PAUL – Sorry about the corn! Glad you got something else in to replace it though – zucchini is a great choice! I think you will REALLY love the Kong sunflowers for creating some privacy – you might disappoint your neighbors though – they won’t be able to see your beautiful garden anymore! haha
CHUCK – No bins being used (well, other than my big wooden worm bin). Just windrow beds (over top of what used to be trenches). For awhile there I was adding manure quite regularly (maybe every couple of weeks or so?) but it’s been a little while since I added a decent amount. Hoping to do so very soon.
Hey Bentley, how cold do your winters get? I’m just wondering about the survivability of my worms in the lasagna gardens. I do plan on heaping vast amounts of organic material in the fall: grass clippings, raked leaves, more straw, horse manure, etc.
We can get -30C daytime highs for weeks at a time here with no break, and have occasionally had -40C for daytime highs. Usually -20C ish.
It gets pretty cold here, but nothing like that. A serious cold snap would probably be -20C range. It would definitely help of you were able to get a lot of manure, and a lot of straw. Perhaps you could do something similar to me and dedicate a certain stretch as your winter composting bed. You could add some tarps etc, and perhaps even run some rope lights through it if you wanted to add a bit of extra oomph.
As long as you can keep the bed from freezing completely solid you should be able to keep some red worms alive. Setting up and indoor insurance bin might not be a bad idea though!
As an update to comment#4.My wifes Grandfather using sevins dust didn’t curb these tomato crashers thirst for tomato blood!He cut his 6 plus footers down in disgust.May take some kind of lazer type futuristic bug zapper to put these bugs down.Stepping up my search for screen.Hope they don’t tote screen cutters!
Hi. I have my own worm bin and I plan on doing a vermi trench next season so I have a number of questions to ask.
1. When you put the false bedding down did you wet it at all?
2. also when you get the food waist from the restaurant do you still sort thru it to find the ideal things for the worms or do you just through it all in there?
3.wouldnt the food get to hot for the worms? and if it does what do i do to keep the temp. just right for the worms?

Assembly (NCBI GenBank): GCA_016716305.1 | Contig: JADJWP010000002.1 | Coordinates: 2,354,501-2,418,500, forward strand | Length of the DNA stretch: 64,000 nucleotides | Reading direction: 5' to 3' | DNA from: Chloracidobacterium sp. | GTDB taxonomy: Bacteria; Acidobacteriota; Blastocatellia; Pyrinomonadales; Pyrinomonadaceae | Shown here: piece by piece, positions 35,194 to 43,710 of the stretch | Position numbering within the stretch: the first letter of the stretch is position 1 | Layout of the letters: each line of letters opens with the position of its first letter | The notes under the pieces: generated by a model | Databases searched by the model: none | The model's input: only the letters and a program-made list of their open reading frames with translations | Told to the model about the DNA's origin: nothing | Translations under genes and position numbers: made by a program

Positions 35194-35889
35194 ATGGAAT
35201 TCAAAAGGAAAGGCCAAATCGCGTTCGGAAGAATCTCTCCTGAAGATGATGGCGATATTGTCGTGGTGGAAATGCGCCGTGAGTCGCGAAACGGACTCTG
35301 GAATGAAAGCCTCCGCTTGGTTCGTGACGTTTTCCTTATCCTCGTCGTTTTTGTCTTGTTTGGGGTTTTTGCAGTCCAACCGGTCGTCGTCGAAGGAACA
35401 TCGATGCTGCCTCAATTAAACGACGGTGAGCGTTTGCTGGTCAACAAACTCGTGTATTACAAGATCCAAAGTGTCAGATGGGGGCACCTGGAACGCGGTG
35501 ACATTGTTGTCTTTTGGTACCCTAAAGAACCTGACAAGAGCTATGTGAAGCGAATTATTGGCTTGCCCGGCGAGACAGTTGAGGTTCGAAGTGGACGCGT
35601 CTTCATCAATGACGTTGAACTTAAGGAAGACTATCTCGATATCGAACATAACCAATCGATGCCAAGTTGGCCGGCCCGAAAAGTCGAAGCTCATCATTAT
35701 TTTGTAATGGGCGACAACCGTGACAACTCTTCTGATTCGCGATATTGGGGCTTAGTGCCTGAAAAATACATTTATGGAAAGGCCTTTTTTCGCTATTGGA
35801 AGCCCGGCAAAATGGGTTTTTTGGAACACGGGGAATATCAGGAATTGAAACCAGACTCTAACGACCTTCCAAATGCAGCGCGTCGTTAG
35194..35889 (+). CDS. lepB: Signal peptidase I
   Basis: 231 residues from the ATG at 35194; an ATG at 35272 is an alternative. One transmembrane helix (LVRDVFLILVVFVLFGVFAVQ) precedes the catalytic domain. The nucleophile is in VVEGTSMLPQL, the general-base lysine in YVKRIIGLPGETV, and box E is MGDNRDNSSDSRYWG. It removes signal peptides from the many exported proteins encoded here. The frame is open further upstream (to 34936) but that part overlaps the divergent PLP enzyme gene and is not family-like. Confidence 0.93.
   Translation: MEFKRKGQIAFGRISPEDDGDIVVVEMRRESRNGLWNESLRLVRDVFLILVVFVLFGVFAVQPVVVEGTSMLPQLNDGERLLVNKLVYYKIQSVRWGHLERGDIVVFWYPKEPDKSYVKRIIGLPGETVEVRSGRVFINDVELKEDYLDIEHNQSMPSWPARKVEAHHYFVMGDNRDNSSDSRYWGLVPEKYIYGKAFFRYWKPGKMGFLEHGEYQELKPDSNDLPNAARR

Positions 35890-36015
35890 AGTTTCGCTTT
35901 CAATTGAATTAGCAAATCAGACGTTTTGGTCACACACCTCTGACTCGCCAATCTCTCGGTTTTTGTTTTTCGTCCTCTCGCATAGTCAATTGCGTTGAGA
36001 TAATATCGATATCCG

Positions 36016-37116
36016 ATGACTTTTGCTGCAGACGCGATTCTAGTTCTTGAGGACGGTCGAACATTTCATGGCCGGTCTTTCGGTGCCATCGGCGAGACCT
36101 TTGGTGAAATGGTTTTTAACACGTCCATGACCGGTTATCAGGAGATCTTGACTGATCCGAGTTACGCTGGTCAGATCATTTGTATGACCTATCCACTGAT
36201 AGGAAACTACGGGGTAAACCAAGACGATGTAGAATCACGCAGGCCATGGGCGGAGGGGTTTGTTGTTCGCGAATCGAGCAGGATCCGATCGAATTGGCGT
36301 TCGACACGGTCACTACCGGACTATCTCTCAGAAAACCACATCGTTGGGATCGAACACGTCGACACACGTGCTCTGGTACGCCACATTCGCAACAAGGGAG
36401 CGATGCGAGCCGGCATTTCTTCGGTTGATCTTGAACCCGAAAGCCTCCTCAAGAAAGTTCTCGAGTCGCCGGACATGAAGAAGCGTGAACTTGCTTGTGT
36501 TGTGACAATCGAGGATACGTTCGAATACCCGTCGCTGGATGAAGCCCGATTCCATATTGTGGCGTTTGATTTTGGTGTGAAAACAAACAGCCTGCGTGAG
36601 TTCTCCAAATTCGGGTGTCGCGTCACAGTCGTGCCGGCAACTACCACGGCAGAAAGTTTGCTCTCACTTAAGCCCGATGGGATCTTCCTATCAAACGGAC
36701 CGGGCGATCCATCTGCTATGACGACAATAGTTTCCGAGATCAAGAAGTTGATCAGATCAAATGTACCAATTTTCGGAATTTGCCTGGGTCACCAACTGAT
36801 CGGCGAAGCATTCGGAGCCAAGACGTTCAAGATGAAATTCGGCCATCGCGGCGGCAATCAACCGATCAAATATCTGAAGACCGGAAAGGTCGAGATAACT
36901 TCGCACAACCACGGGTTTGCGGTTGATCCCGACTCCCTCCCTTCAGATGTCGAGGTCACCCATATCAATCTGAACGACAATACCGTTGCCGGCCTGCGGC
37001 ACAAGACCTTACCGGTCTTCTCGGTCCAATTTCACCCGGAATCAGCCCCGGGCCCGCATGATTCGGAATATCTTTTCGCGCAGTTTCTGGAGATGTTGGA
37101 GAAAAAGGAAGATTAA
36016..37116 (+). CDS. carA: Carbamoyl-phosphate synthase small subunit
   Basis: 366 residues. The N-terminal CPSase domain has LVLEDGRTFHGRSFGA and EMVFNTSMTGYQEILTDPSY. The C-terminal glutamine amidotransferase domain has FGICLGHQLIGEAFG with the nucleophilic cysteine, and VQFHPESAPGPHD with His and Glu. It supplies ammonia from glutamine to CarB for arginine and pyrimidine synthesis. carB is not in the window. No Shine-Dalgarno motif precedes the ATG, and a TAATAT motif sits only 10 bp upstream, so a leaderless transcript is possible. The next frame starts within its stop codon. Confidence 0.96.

4. last Q how many worms did you put in the trenches to start out with????
I did not wet the false bottom – I knew there would be a LOT of water released from the food wastes.
I no longer receive materials from the restaurant (was only for one summer) but when I did, I definitely didn’t only use the materials that were ideal for the worms. Keep in mind though, that this was ALL compost-friendly stuff. Primarily fruit and veggie waste, egg shells and coffee grounds. I didn’t take any starchy materials (breads etc) from them.
There is certainly a good chance that the mix will get hot – especially when you are just setting up the system. I recommend that you set it up and leave it to sit for at least one to two weeks (monitoring temps). Once the main mass of material has cooled off you should have to worry too much about future heating, since the worms will likely have a cooler zone to retreat to (and you may also be adding less material thus reducing the risk).
I am not sure how many worms I added to the trenches. I had a backyard composter with a population of red worms in it. I simply moved everything from that bin over to the trenches (I had a pretty substantial trench system though – you could get away with adding fewer worms if you were simply trying this out). Worm tend to reproduce very quickly in the trench system if it is set up and maintained well.
Thank you very much. I plan on starting one next summer. it will be about 7-10 feet long. maybe a foot wide and 2-3 feet deep. I started my worm bin about a month ago (for the third time) and finally got it wrking and its taking off very well. I hopefully plan on having atleast 3 to 5 worms bins by next summer and i’ll probably dump 3 of the bins in my worm trench. Thanks for all your advice. The only reason my worm bin finally started off well was frm reading ur advice on ur page. the first two times i was just looking at rondom websites for advice. thank you very much.
Hi thanks for all the info..
Where I live the soil really isn’t soil..but rather black silica sand I add organic material by the bucket load.. and before you can say “Jack Robinson” it’s all gone.. so I reckon this system could work at my patch.
Been out digging and the first small trench is now in.
First VT planted tomato’s and egg plants[img]http://img.photobucket.com/albums/v613/ColRay04/DSC01303.jpg[/img]
I have finally seen the light.Even though it is still dark this morning:-)But i have been looking at this the wrong way.
In Florida i have a real shallow water table,and was thinking about the worms staying on top.But after finding they like my soaked manure in tubs.And actually lay cocoons under water(no idea yet on hatch rate).And the real wet stuff is producing worms better than perfect conditions.It appears it will work in my favor to have trenches.
More worms,less watering,plant roots will easily travel to the trenches.What was i thinking?